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Monday 23 Oct

Starts at 09:00

09:00 - 12:00

Chair: Wendy Warr, Wendy Warr & Associates, UK


The Next Era: Deep Learning for Biomedical Research

Deep learning is hot, making waves, delivering results, and is somewhat of a buzzword today. There is a desire to apply deep learning to anything that is digital. Unlike the brain, these artificial neural networks have a very strict predefined structure. The brain is made up of neurons that talk to each other via electrical and chemical signals. We do not differentiate between these two types of signals in artificial neural networks. They are essentially a series of advanced statistics based exercises that review the past to indicate the likely future. Another buzzword that was used for the last few years across all industries is “big data”.  In biomedical and health sciences, both unstructured and structured information constitute "big data". On the one hand deep learning needs lot of data whereas “big data" has value only when it generates actionable insight. Given this, these two areas are destined to be married. The couple is made for each other. The time is ripe now for a synergistic association that will benefit the pharmaceutical companies. It may be only a short time before we have vice presidents of machine learning or deep learning in pharmaceutical and biotechnology companies. This presentation will review the prominent deep learning methods and discuss these techniques for their usefulness in biomedical and health informatics.


AI (Artificial Intelligence) and its use in patent drafting and searching

A presentation on the development of AI in the IP field. Will patents in future be (partly) drafted by the computer? And how about retrieving knowledge from patents using AI? Will we be able to find sweet spots in technology by technology? This presentation wants to deepen the discussion on this topic and our thoughts on how open we are for these developments.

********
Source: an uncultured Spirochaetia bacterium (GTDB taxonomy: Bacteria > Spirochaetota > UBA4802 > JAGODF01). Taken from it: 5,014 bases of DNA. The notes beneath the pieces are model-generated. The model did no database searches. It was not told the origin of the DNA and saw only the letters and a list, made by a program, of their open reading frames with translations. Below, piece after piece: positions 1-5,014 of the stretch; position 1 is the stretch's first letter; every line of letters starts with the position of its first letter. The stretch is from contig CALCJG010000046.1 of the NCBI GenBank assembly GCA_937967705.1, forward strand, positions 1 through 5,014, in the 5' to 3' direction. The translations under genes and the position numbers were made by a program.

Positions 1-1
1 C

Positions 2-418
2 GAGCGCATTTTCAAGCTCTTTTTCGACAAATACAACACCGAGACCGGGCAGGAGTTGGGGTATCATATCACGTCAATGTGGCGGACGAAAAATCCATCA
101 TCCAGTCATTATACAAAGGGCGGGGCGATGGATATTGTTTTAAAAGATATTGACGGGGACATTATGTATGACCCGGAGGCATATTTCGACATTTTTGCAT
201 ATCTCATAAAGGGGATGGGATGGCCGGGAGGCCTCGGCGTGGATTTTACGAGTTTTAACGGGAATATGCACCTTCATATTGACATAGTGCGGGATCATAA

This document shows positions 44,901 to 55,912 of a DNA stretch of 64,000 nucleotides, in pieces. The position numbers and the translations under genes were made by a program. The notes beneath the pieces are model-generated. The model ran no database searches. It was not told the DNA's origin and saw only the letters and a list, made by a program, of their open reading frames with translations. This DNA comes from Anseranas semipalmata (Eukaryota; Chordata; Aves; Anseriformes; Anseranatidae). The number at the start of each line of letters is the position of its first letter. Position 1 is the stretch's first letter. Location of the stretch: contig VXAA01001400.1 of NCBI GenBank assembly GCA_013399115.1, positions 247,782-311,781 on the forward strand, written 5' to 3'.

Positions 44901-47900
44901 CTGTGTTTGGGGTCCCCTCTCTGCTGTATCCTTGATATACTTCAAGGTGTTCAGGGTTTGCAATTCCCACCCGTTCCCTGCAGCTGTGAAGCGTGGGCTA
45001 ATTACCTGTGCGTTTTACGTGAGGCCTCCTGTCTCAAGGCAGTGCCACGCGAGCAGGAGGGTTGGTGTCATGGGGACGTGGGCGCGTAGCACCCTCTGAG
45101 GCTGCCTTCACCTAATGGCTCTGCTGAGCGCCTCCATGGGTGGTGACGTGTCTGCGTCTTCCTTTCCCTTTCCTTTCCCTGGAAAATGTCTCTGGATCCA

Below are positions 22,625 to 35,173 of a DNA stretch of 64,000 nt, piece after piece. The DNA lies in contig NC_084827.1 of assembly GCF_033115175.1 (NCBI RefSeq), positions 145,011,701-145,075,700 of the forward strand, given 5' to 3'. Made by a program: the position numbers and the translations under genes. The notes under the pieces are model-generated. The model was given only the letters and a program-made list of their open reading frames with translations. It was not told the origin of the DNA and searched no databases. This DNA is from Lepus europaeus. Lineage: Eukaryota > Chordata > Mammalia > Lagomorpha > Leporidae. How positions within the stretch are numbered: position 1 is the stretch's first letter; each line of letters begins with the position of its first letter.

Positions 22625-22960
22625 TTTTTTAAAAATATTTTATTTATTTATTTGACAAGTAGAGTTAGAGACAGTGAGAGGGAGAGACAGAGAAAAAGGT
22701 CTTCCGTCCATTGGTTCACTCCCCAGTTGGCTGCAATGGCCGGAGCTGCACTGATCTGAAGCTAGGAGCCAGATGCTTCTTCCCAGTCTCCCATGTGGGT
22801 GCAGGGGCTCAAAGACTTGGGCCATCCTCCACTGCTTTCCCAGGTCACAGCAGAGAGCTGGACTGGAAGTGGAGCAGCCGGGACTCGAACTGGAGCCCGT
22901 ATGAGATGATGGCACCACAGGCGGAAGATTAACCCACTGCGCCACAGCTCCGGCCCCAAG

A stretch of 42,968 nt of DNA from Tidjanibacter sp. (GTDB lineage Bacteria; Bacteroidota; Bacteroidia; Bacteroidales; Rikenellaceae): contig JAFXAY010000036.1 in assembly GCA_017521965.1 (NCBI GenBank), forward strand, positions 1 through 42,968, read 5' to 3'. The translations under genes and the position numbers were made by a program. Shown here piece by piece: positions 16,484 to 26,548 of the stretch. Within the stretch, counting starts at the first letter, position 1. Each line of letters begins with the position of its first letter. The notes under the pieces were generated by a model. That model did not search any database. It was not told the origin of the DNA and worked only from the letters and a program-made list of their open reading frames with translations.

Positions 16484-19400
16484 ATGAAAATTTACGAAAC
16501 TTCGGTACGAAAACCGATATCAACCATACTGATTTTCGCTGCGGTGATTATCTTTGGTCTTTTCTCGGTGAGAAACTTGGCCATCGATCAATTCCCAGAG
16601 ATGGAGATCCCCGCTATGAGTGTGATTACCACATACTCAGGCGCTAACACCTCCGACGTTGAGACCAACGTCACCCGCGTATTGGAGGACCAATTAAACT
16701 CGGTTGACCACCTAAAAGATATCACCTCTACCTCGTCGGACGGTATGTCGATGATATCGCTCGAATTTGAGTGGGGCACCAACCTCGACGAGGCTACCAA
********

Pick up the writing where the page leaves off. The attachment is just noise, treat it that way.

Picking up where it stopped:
New Product Introductions - Minesoft / BizInt / InfoChem

10:30 - 11:00

Exhibition and Networking Break

Freeware and public databases: Towards a Wiki Drug Discovery?

How much information does the scientists need to design new potential drugs?

A thorough overview of public scientific information sources (open access) and methods to collect, process, analyse and visualize this information will be presented. A direct application of such free available information in conjunction with freeware will be described in relation with the efforts of the scientific community to find effective medicines for the ZIKA virus.

New Product Introduction - FIZ Karlsruhe / Gridlogics Technologies / Lighthouse IP

12:00 - 14:00

Lunch, Exhibition and Networking

14:00 - 15:40

Chair: René de Planque, Germany

How to effectively monitor Technological Developments in IP

Modern, cutting-edge developments are not reflected in current patent classification systems, which tend to catalogue established technologies. Identifying patent portfolios in such emerging fields proves a challenging job for patent and technology experts.

Going beyond the mere identification of new IP, additional value may be added using a regional geographic weighting combined with consolidated portfolio owner information.